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Investigation of temperature dependence of current instabilities in silicon nanoscale electrodes for molecular interconnect.
At the laboratory of Solid State Electronics at Chalmers, we are performing research on silicon nanogaps that are to be used to connect electrically active organic molecules. The nanogaps are a pair of electrodes with 4 nm spacing. With suitable organic molecules connected, resonant tunneling diodes can be made. These can be used to improve the performance of computer memory cells.
An important issue for the developement of nanotechnology and molecular
electronics is the integration to standard silicon electronics (CMOS). The nanogaps are manufactured in our state-of-the-art cleanroom by using CMOS compatible processing equipment. A thin (4 nm) insulating layer is sandwiched between two silicon layers, and is then partially removed by using a selective etchant. This results in a well defined gap between the two silicon electrodes.
When activating the devices by using the selective etchant (a chemical
treatment), parasitic current instabilities apperar. These instabilities are unwanted, and limit the sensitivity of the devices.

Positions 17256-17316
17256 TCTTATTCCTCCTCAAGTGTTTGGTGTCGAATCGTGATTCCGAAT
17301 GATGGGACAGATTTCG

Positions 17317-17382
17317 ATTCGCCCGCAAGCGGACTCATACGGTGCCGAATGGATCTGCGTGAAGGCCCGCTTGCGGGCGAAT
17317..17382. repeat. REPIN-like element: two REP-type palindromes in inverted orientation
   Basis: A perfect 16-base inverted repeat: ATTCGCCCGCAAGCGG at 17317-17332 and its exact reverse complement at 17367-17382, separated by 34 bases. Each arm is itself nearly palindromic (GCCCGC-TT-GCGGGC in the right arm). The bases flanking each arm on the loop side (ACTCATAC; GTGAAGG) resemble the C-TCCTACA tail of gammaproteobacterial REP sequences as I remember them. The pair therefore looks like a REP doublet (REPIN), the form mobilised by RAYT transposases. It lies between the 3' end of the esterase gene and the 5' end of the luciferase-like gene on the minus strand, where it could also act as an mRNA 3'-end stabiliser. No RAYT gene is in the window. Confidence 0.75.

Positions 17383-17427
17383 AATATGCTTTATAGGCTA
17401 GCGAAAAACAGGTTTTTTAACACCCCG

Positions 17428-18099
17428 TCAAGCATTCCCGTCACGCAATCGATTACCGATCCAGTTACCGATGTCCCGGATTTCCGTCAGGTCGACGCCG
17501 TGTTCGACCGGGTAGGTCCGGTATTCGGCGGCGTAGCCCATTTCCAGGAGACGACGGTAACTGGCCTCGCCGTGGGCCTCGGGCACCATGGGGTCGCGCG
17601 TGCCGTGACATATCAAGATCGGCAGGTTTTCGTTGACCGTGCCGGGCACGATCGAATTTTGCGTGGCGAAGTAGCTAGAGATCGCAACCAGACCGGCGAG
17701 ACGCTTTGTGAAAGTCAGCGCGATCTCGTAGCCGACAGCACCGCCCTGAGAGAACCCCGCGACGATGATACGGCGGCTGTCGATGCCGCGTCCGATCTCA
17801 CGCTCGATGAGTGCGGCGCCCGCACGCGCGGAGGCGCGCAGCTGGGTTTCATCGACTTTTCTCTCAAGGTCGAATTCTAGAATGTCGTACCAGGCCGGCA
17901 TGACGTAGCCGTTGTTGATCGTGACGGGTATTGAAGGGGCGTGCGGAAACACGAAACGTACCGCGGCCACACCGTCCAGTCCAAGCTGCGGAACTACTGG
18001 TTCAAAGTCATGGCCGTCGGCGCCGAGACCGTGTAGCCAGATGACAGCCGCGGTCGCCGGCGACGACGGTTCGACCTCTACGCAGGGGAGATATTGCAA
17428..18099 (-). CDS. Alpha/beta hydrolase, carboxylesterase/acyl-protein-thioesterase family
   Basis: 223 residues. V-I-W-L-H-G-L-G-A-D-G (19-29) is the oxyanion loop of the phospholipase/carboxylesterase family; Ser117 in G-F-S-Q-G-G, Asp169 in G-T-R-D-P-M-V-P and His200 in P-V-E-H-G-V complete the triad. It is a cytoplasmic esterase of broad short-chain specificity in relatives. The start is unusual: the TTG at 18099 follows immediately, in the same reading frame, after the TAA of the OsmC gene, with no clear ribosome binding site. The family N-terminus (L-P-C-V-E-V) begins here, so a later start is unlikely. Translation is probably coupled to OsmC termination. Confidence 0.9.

Goal of the project
Develop a model describing the currents instabilities for different
temperatures and after different chemical treatments. Suggest ways to reduce these instabilities in order to increase the sensitivity of the silicon nanogaps.
Method / organization
* Litterature study
* Measure current instabilities after activation, develope a standardised measurement scheme.
* Perform low-temperature measurements using a cryostat (down to 40 K).
* Try annealing (heat treatment) or stress with constant voltage to 'burn' residuals that might be the reason for the instabilities.
* Develop a theoretical model for the current instabilities, and suggest
ways to reduce the impact of these.
The results should be presented in a written report and in a seminar.
The Department of Microtechnology and Nanoscience (MC2) is divided into 6
laboratories. MC2 occupies a new building designed for research in
microtechnology. The building houses, among other facilities, a cleanroom that has one thousand square metres of workspace. Some two hundred researchers that are currently active at MC2 have access to the world's most advanced devices, installations and techniques. The department graduates around 10 PhDs and 10 Licentiate of Engineering every year. The department also takes part in the undergraduate education for the programs in Engineering Physics, Electrical Engineering and Computer Engineering.
The research at the Laboratory of Solid State Electronics is specialised on silicon and silicon related materials and devices.
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